Germany: Germany Introduces Class Actions For Consumer Claims

Last Updated: 11 July 2018
Article by Christian Fulda, Jakob Hübert, Rebekah Byers Kcehowski and Anna Masser

The Situation: The German Parliament has approved the Act on Model Declaratory Proceedings ("Act"), which introduces, for the first time, class action-style litigation for consumer claims.

The Plan: The Act will give qualified institutions the right to raise claims on behalf of groups of consumers in order to obtain a declaratory judgment. In contrast to the initial proposal to the German parliament, the Act now provides for the jurisdiction of the Higher Regional Courts in the first instance and includes a presumption that model proceedings always have fundamental significance. This allows the parties to file an appeal on points of law to the Federal Supreme Court.

Looking Ahead: The Act becomes effective on November 1, 2018.

The German Parliament has whipped through the legislation proposed by the German coalition government in record speed, in an effort to have the Act take effect at the end of this year. The core elements of the approved Act are:

  • A qualified institution may raise an action against a company to obtain a declaratory judgment on a question regarding a claim or a legal relationship between a consumer and a consumer-facing company. The right to sue is limited to only those institutions that have been registered for four years under the German Injunctive Relief Act or (if foreign) with the European Commission under Directive 2009/22/EC. Additionally, the institution must consist of 10 associations or 350 natural persons. Qualified institutions may not receive more than 5 percent of their finances from corporate entities and may not initiate model proceedings claims for profit.
  • A qualified institution filing a claim with a Higher Regional Court (Oberlandesgericht) initiates the claim, showing that at least 10 persons are affected by the alleged wrongdoing. Raising a claim under the Act does not prevent consumers from filing individual claims; however, no other model proceedings based on the same facts may be raised against the same defendant.
  • The claim is admissible if 50 applicants join the claim by registering their claims with the claims register within two months. Other affected consumers may join the proceedings by registering their claim until the day before the oral hearing.
  • The model proceedings end when the court issues a declaratory judgment or the parties reach a settlement. If the court issues a declaratory judgment, its findings have binding effect on any consumer who joined the proceedings. The consumer may initiate an individual proceeding for damages based on these findings. Alternatively, the parties may settle the claim. If they do so, settlement is subject to review by the court. The settlement is deemed valid unless 30 percent or more of all registered consumers explicitly opt out of settlement.
  • Any judgment under the Act may be (directly) appealed to the Federal Supreme Court (BGH).

Assessment

At the outset, the Act does not provide for an easy way to enforce consumers' rights, as consumers still face the problem of having to raise individual claims once a consumer association has obtained a declaratory judgment under the Act. It remains to be seen whether consumer associations will want to file claims under the Act and whether consumers will want to initiate individual follow-on claims. Regardless, the Act will increase the risk of litigation for consumer-facing companies.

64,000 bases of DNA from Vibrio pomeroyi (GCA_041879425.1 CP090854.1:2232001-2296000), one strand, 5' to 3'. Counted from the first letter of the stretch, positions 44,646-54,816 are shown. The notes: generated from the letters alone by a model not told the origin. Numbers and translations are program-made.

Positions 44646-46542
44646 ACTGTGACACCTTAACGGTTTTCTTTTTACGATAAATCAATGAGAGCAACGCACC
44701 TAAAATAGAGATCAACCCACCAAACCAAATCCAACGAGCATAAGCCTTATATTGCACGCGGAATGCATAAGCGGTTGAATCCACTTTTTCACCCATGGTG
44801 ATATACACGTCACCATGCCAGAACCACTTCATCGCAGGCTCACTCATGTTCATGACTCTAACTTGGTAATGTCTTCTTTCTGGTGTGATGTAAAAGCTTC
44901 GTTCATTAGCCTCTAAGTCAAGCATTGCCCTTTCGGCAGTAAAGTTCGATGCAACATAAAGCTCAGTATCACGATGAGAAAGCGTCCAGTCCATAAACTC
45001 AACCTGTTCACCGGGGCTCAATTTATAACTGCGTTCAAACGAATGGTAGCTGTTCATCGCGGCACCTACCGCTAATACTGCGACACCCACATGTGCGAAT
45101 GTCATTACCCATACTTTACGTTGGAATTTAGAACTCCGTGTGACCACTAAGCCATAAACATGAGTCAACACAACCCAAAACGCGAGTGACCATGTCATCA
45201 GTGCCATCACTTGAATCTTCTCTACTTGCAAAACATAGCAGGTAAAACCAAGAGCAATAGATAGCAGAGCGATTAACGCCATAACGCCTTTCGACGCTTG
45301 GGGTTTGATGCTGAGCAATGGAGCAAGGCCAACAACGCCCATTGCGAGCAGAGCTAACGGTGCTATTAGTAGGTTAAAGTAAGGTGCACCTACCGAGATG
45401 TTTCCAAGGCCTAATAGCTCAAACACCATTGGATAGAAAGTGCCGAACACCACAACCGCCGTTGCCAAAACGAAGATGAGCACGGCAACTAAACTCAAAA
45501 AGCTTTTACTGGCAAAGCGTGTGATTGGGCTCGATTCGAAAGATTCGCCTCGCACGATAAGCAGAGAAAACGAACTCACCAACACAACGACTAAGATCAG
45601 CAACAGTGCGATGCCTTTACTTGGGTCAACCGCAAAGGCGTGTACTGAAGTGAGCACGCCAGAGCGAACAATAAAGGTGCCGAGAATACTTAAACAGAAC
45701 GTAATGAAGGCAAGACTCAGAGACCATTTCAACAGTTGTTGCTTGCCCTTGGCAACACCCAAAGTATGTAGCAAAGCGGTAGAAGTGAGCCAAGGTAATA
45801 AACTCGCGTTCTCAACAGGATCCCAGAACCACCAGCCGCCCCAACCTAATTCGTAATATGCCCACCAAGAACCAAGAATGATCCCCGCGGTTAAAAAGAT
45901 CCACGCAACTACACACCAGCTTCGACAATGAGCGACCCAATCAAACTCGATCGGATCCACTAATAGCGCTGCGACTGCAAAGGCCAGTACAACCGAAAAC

The fact that the right to initiate model proceeding claims is limited to qualified institutions does little to eliminate this risk because eligible consumer associations may well team up with law firms and third-party funders to pursue consumer claims. In fact, certain consumer associations have already announced their interest in cooperating with law firms and third-party funders in the pursuit of model proceedings against consumer-facing companies.

Another reason consumer-facing companies have an increased litigation risk is the fact that the Act limits the amount in dispute to a maximum of €250,000. As the court fees to be advanced by the plaintiff are derived from the amount in dispute, this relatively modest amount lowers the initial cost burden for the plaintiff.

One practical deficiency of the Act is that it does not give the defendant any bargaining power in settlement negotiations. If the defendant wants to make a settlement offer, it must offer enough money to pass the settlement review by the court. However, even if the court accepts the settlement, any consumer can still opt out of the settlement to wait for the next model proceedings claim or to raise an individual claim attempting to obtain a better offer. This may well initiate an upward spiral forcing the defendant consumer-facing company to offer an ever-increasing amount of money to the plaintiffs.

Because of this deficiency and the assumption that the questions raised in model proceedings are deemed to be of fundamental significance, there is an increased probability that judgments under the Act will be appealed on points of law to the Federal Supreme Court (BGH), which will lead to long and arduous proceedings.

Two Key Takeaways

  1. Under the new German class action-style legislation for consumer claims, we expect that qualified institutions may team up with law firms specialized in class action claims and litigation funding companies to initiate model proceedings against consumer-facing companies.
  2. Proceedings initiated under the Act will be of extended duration, while settlements may well be structurally difficult.

The content of this article is intended to provide a general guide to the subject matter. Specialist advice should be sought about your specific circumstances.

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Authors
Christian Fulda
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